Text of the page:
Increased hospitalizations involving fungal infections were identified during the COVID-19 pandemic, according to a study published in the July issue of Emerging Infectious Diseases.
Jeremy A.W. Gold, M.D., from the U.S. Centers for Disease Control and Prevention in Atlanta, and colleagues analyzed a health care services database to determine the rates, patient demographic features, and health care utilization for fungal infection-related hospitalizations during the COVID-19 pandemic.
The researchers found that the rates of fungal hospitalizations increased from 22.3 per 10,000 hospitalizations in 2019 to 25.0 and 26.8 in 2020 and 2021, respectively, representing an average annual percentage change of 8.5 percent. During 2020 to 2021, 13.4 percent of 39,423 fungal hospitalizations were COVID-19-associated.
Hospitalizations caused by COVID-19-associated fungal infections more often involved longer hospital stays (21 versus nine days), higher intensive care unit admission rates (70.0 versus 35.5 percent), more invasive mechanical ventilation receipt (64.4 versus 22.5 percent), and more deaths (48.5 versus 12.3 percent), compared with non-COVID-19-associated fungal infections.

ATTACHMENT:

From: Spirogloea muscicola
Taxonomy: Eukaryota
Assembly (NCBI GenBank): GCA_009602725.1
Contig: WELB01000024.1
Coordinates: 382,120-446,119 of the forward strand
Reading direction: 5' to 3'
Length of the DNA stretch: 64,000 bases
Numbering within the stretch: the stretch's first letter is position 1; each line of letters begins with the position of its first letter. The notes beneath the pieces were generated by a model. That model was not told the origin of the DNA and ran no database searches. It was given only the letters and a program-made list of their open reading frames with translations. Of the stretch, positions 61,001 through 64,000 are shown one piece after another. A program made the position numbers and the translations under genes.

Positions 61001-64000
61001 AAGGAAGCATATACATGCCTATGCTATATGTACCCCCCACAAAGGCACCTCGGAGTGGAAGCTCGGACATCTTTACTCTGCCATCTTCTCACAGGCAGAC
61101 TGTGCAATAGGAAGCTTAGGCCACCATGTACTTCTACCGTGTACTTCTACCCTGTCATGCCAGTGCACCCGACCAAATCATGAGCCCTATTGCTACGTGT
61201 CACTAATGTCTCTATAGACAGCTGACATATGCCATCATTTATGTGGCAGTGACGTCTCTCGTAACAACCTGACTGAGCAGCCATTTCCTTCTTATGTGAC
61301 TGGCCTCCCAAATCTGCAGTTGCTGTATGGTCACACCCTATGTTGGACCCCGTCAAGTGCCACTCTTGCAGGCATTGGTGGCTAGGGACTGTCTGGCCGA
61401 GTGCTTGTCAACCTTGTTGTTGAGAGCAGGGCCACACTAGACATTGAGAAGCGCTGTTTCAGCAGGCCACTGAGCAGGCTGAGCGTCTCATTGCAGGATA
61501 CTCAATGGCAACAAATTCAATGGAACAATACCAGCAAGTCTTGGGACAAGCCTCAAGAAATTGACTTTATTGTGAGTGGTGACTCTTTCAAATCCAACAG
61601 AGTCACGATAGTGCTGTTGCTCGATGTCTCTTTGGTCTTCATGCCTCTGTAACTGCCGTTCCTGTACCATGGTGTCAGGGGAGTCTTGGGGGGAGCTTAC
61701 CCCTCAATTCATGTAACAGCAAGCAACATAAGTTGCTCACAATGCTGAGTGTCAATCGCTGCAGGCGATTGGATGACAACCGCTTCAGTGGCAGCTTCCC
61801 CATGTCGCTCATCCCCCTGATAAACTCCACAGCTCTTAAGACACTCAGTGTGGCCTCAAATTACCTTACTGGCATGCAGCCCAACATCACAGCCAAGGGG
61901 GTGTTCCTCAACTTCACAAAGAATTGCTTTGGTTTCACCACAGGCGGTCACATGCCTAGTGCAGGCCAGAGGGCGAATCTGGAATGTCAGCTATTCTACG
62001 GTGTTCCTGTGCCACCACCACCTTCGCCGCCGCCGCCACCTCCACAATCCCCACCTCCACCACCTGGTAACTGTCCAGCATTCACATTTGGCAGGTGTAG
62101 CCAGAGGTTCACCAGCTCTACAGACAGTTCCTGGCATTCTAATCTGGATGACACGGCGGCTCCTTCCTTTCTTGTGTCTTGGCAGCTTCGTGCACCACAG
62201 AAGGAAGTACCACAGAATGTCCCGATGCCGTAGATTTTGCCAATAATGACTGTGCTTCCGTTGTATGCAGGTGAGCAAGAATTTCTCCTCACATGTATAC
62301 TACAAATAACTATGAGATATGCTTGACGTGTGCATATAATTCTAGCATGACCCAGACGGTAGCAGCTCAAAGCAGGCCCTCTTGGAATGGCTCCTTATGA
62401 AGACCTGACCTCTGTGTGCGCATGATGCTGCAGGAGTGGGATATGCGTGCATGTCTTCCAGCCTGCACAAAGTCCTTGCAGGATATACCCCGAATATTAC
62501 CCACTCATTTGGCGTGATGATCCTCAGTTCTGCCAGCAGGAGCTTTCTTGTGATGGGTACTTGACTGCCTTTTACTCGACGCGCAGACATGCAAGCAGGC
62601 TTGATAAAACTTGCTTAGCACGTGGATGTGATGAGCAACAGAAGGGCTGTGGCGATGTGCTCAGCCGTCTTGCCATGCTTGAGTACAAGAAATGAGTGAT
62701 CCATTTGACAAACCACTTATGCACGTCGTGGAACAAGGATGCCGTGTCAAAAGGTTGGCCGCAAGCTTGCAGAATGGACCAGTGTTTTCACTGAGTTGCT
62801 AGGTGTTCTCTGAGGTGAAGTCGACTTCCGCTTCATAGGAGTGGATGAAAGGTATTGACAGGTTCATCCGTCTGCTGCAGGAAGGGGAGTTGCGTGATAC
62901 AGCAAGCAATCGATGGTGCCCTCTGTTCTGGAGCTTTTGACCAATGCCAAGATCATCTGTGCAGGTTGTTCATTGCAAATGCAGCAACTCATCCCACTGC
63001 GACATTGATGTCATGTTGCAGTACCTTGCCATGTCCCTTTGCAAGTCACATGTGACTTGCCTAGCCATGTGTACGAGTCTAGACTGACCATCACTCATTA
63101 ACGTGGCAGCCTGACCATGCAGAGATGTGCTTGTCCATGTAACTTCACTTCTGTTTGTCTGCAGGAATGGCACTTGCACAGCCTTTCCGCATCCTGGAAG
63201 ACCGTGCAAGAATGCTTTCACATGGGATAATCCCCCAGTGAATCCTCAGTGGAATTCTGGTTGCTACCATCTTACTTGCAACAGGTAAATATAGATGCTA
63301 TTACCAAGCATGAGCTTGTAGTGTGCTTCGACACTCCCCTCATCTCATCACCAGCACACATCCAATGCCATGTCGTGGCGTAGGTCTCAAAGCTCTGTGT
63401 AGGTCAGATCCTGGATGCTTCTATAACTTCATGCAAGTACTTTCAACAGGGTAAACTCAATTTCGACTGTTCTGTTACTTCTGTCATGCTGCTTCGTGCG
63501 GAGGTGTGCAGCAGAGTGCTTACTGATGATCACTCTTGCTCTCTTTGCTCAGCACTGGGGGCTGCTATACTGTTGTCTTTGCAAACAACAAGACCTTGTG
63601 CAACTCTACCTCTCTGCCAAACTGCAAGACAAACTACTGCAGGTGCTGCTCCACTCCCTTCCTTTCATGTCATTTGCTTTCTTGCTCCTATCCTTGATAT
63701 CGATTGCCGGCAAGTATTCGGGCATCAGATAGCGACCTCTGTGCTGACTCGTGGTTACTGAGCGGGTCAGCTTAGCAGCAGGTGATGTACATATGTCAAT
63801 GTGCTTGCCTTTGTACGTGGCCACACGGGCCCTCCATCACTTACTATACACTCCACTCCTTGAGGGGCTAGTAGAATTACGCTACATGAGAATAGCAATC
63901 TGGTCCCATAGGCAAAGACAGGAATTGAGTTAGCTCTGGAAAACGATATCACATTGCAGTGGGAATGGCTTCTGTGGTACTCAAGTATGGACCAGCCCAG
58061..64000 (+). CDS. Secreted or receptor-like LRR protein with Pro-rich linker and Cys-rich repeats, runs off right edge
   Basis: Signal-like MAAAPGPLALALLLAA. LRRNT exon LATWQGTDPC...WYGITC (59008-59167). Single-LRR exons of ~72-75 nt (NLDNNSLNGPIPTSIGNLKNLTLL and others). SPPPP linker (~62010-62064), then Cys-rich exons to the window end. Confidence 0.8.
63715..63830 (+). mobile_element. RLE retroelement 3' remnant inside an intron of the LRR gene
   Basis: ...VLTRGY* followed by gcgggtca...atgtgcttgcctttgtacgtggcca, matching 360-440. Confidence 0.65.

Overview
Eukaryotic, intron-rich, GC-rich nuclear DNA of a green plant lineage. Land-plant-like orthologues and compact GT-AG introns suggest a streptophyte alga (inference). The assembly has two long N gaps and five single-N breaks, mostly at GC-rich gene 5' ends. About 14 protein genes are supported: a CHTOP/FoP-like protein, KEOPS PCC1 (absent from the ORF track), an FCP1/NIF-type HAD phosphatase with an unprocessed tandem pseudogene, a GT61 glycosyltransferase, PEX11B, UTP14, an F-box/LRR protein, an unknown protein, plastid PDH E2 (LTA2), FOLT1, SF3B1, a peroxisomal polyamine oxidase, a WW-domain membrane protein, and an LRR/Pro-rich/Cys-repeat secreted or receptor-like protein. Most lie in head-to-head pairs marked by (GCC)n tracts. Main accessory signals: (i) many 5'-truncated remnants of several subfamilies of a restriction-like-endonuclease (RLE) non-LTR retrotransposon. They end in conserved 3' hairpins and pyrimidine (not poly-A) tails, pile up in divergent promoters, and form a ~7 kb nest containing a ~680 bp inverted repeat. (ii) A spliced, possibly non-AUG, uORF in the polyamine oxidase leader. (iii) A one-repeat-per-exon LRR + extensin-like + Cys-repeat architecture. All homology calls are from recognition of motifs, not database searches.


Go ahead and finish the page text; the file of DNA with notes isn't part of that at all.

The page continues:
COVID-19-associated fungal hospitalizations with the highest percentages of deaths involved aspergillosis, invasive candidiasis, mucormycosis, and unspecified mycoses (57.6, 55.4, 44.7, and 59.0 percent, respectively).
“Our analysis underscores the substantial burden of patient hospitalizations with fungal infections in the United States and indicates that increased hospitalizations involving fungal infections occurred during the COVID-19 pandemic,” the authors write.
Jeremy A.W. Gold et al, Increased Hospitalizations Involving Fungal Infections during COVID-19 Pandemic, United States, January 2020–December 2021, Emerging Infectious Diseases (2023). DOI: 10.3201/eid2907.221771 wwwnc.cdc.gov/eid/article/29/7/22-1771_article
Emerging Infectious Diseases
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